Indiana Gov. Eric Holcomb has signed bill that allow for the widespread sale of a cannabis-derived oil as well as legislation to lift a prohibition on immigrants who were brought to the country illegally as children from obtaining state professional licenses.
Holcomb signed a bill legalizing cannabidiol, commonly referred to as CBD. Derived from marijuana and hemp, it is believed to have therapeutic benefits but lacks the compounds that make users high.
“Indiana lawmakers delivered a bill that ensures Hoosiers who benefit from CBD oil can access it,” Holcomb said in signing the bill Wednesday. He said the bill provides much needed clarity, with labeling requirements and limiting to 0.3 percent the amount of cannabis’ psychoactive ingredient in CBD products.
Last year, lawmakers passed a similar law allowing people with some types of epilepsy to use CBD oil, but confusion over the law led to a state crackdown and an opinion from Attorney General Curtis Hill that CBD was illegal to sell to users not on a state epilepsy registry.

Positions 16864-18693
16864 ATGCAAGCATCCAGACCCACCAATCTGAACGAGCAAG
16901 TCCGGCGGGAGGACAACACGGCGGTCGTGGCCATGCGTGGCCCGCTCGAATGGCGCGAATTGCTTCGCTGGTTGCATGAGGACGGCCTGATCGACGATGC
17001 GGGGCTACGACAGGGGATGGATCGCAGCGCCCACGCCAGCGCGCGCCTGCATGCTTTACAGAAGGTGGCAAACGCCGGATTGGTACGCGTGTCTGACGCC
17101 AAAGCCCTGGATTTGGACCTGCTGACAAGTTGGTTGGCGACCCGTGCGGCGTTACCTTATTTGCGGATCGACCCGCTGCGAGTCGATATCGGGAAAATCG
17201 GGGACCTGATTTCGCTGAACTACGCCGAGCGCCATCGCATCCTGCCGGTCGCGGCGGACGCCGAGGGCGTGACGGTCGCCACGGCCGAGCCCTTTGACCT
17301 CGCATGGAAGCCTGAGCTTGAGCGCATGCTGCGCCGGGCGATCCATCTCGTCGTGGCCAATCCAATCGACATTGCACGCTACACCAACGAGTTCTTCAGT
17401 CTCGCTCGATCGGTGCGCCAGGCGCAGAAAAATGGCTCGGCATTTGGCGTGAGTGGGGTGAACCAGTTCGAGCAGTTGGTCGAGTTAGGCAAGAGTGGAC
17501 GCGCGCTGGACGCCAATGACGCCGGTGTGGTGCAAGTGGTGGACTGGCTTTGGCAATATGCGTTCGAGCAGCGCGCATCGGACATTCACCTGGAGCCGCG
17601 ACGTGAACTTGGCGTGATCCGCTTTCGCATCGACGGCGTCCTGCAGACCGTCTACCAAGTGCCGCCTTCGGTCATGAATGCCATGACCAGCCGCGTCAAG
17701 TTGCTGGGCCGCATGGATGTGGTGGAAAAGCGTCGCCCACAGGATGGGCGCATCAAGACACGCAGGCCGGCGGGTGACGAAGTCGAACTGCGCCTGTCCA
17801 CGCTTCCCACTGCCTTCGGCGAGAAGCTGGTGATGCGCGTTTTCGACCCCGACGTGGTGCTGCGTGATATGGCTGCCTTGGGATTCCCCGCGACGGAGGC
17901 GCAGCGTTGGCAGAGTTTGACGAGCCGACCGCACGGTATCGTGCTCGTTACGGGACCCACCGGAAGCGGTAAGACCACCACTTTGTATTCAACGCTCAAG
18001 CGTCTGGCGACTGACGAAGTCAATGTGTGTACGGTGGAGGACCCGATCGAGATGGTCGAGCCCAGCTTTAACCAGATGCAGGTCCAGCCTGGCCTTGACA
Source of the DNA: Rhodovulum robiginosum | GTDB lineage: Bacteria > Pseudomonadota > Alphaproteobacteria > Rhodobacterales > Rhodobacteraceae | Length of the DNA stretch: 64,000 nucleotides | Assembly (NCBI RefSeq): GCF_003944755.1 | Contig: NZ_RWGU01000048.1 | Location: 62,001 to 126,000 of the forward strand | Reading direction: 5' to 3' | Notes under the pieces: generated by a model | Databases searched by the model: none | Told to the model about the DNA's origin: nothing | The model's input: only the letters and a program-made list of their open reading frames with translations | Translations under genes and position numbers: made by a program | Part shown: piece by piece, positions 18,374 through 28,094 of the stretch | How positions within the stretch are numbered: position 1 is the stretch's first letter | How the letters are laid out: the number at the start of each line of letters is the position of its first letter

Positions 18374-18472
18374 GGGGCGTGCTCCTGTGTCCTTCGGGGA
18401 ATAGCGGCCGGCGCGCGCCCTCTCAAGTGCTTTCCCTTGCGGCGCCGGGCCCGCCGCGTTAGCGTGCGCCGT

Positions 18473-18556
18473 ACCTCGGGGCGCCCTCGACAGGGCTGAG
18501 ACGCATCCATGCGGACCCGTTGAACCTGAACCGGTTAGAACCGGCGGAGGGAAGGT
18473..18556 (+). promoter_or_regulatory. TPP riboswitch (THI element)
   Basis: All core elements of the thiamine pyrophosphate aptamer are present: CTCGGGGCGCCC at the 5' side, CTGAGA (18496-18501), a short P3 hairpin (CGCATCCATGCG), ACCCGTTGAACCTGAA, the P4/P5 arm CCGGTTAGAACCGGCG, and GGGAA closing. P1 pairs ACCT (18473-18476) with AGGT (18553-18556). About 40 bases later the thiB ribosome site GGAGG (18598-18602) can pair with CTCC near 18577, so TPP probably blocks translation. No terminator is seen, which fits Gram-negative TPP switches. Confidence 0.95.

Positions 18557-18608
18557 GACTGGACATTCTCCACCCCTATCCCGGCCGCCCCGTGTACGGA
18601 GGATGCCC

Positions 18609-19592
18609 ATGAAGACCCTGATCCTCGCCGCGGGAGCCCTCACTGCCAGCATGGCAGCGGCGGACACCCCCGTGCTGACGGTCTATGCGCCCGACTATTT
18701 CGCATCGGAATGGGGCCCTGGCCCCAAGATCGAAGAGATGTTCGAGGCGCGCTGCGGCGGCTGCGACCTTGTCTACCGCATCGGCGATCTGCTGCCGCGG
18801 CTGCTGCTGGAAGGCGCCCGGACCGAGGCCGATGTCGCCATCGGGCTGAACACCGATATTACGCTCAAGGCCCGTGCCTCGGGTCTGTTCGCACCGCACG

The new law takes effect July 1.
Separately, Holcomb signed legislation to lift a prohibition on immigrants who were brought to the country illegally as children from obtaining state professional licenses.
Holcomb’s office said the Republican signed the measure Wednesday affecting people often referred to as “Dreamers.” The issue cropped up unexpectedly after the state’s public licensing agency changed its interpretation of a state law and started withholding licenses.
Under the legislation earlier approved by the Legislature, participants in former President Barack Obama’s program called Deferred Action for Childhood Arrivals, or DACA, will be able to get licensed for dozens of professions including cosmetology, nursing and real estate.
Holcomb said in a statement that he supports “removing impediments in state law that keep Indiana’s DACA recipients from skilling up and going to work.”